¶ 14 DPHHS developed four treatment plans with Claudia between February 10, 1998, and July 1, 1999. Though Claudia signed only the third and fourth plans, all four were approved by the District Court. The purpose of all four treatment plans was to return A.C. to her parents' custody. All four plans sought to enable both parents to provide a safe, stable and nurturing environment for A.C., to enable them to develop an awareness of A.C.'s needs and an ability to meet those needs, to enable them to develop minimal parenting skills, and to resolve the issues that led to A.C.'s abuse. Incident to the latter goal, all four plans required the parents to provide a reasonable and consistent explanation for A.C.'s injuries. Over the course of these treatment plans, Claudia was consistently unable to offer a plausible explanation for A.C.'s injuries despite continued insistence by the District Court and Social Worker Roller as to the importance of this task to her parental treatment plans.
¶ 15 Richard and Claudia married during the pendency of the TIA proceeding, but they separated in July 1998. Claudia reported to Roller that she believed Richard was having an affair and that he had been physically violent with her. Richard also told Roller that Claudia had been violent in the past. On August 23, 1998, Claudia confronted Richard at his home in the early morning hours where he was drinking with a male friend and three women. An argument and altercation ensued, which resulted in Claudia breaking a window with her fist and Richard being charged and convicted of assaulting Claudia.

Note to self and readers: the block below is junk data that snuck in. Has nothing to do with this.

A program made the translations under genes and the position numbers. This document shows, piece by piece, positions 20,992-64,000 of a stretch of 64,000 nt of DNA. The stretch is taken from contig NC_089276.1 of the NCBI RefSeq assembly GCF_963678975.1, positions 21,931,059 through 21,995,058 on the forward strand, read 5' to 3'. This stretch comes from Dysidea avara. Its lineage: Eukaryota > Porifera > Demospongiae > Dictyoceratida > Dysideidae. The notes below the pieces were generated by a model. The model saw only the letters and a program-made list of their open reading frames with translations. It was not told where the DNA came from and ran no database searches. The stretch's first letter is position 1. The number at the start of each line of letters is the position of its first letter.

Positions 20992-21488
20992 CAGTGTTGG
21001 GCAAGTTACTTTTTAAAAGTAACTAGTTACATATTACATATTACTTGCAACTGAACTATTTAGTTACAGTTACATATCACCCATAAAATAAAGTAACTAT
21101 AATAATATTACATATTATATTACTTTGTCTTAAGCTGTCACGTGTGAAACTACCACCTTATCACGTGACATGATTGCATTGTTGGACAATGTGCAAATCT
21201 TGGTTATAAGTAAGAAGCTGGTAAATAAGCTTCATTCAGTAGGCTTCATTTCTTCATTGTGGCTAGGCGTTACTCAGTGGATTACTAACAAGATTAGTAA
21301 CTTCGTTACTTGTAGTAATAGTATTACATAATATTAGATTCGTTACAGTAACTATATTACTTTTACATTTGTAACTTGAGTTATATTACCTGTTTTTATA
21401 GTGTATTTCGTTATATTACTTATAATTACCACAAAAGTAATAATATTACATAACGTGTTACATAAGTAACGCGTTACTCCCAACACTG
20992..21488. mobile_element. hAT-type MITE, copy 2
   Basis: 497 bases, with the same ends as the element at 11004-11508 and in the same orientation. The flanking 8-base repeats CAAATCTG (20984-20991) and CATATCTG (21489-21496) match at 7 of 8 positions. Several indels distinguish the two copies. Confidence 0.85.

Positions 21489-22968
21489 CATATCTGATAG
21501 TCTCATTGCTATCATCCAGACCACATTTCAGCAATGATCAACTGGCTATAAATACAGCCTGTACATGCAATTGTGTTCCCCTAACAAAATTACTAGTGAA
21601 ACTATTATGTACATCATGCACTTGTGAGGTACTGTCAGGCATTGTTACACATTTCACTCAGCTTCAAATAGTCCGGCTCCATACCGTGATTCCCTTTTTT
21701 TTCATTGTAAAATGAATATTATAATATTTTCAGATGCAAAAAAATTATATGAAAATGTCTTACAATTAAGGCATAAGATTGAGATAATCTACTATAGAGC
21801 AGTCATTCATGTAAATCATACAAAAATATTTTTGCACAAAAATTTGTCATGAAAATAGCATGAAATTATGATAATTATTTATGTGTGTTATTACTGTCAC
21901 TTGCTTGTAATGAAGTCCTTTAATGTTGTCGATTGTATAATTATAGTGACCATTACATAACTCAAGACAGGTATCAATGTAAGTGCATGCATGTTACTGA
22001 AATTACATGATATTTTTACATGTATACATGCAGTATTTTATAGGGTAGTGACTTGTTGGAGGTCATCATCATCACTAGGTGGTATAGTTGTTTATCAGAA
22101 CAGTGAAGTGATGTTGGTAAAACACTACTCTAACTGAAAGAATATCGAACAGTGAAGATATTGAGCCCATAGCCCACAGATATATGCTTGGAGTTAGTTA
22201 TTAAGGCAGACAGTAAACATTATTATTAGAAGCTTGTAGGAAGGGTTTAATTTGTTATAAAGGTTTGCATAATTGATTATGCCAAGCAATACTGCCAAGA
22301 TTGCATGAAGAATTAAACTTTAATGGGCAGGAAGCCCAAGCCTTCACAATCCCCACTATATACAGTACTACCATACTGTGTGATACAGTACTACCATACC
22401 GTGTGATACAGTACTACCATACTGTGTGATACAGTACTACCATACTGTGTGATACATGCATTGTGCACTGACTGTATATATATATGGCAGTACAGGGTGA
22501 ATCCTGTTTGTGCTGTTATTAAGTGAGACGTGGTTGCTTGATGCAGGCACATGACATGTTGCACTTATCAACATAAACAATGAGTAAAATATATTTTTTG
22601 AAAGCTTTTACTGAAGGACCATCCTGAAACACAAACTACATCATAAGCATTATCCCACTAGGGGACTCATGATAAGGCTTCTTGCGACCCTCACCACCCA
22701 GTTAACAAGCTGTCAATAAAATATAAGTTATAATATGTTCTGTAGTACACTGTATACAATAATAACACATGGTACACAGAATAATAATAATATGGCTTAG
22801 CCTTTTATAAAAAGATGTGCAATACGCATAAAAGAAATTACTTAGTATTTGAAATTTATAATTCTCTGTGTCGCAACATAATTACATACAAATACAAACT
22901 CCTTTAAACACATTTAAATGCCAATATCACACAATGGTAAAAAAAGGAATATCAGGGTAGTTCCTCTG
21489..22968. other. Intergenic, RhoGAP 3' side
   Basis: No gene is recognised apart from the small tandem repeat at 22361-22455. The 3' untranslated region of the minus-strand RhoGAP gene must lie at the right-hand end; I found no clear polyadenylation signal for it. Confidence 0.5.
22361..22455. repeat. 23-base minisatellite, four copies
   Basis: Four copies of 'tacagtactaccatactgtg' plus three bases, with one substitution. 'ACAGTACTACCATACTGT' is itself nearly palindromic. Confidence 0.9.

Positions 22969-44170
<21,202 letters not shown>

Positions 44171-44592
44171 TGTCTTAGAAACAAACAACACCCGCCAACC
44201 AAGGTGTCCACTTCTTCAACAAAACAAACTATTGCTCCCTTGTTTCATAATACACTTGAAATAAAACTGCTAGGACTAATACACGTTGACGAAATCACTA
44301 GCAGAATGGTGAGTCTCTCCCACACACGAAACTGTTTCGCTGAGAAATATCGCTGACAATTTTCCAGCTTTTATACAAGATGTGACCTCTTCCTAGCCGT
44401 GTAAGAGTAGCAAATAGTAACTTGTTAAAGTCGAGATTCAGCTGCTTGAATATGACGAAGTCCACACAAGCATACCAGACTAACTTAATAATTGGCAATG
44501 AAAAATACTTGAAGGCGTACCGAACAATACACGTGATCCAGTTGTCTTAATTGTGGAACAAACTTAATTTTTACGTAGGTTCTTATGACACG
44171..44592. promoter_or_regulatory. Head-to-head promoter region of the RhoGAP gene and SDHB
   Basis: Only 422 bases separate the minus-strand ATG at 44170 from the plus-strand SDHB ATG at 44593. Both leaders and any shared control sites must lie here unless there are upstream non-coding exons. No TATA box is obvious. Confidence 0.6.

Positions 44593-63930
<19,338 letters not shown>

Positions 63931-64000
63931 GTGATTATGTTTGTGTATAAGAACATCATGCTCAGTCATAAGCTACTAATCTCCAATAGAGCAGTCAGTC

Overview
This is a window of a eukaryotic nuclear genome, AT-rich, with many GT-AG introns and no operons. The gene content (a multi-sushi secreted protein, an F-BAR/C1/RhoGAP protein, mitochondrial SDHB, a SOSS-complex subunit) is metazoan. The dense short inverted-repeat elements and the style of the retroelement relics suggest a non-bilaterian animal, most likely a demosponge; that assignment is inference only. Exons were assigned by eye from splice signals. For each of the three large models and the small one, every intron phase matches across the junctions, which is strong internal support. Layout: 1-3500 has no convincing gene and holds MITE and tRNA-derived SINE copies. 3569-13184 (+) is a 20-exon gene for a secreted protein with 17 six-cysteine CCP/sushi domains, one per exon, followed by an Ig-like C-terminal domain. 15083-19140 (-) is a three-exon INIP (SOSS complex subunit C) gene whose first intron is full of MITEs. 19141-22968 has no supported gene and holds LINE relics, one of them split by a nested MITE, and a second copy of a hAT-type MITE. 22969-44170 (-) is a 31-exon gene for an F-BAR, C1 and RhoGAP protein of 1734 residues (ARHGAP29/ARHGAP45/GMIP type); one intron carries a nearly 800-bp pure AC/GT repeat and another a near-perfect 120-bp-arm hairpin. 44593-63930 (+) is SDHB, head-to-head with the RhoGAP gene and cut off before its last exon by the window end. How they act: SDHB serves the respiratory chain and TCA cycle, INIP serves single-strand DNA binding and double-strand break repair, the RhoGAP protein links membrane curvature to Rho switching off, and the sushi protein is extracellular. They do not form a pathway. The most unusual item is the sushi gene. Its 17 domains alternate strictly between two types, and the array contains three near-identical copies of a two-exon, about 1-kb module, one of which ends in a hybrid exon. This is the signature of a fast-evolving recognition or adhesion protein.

¶ 16 On September 4, 1998, DPHHS determined that Claudia and Richard had failed to complete their treatment plans and filed a Petition for Custody, Termination of Parental Rights and Right to Consent to Adoption. The District Court heard testimony on the petition over eight separate days between May 11 and December 20, 1999, in addition to considering testimony introduced during the TIA hearings. On April 8, 1999, Claudia's court-appointed attorney filed a motion to strike the task in the ongoing treatment plan which required her to provide a reasonable and consistent explanation for A.C.'s injuries. The District Court subsequently denied the motion in its findings of fact and conclusions of law.
¶ 17 Claudia testified on August 2, 1999. She was then arrested for deportation proceedings, but was allowed to return to offer rebuttal testimony on December 20, 1999. On both occasions, she remained unwilling or unable to address A.C.'s abuse, except to disavow any knowledge of how the child was injured. During her testimony on the permanent custody petition, Claudia stated that she had gone to Kentucky Fried Chicken in the morning on the day A.C. was taken to the hospital, leaving the baby alone with Richard. Claudia did not relate this particular fact in her earlier statements or TIA testimony, but mentioned it for the first time in the criminal proceeding, ten months after her initial statements. Moreover, Claudia's account of the Kentucky Fried Chicken trip was contradicted by the testimony of Richard and Jose Guevera, a friend who accompanied Richard to the mall on that day.
¶ 18 Roxanne Roller and Sarah Blackburn, the two social workers involved with this case, both testified that the parents were only minimally cooperative with the DPHHS investigation and treatment plans. Roller testified further that neither parent ever satisfactorily addressed the abuse issues that led to A.C.'s hospitalization. The District Court also heard additional medical testimony regarding the severity and cause of A.C.'s injuries. In particular, Dr. Richard Lewallen, an orthopedic surgeon, testified that the ribs of a four-month-old infant are soft and pliable and, therefore, significant force is needed to break them. He opined that A.C.'s injuries were not caused by a fall from a walker but that she was likely squeezed or shaken forcefully by an adult. Dr. Lewallen testified further that A.C. would likely have been experiencing irritability and discomfort from such severe injuries which the parents should have noticed immediately upon handling her.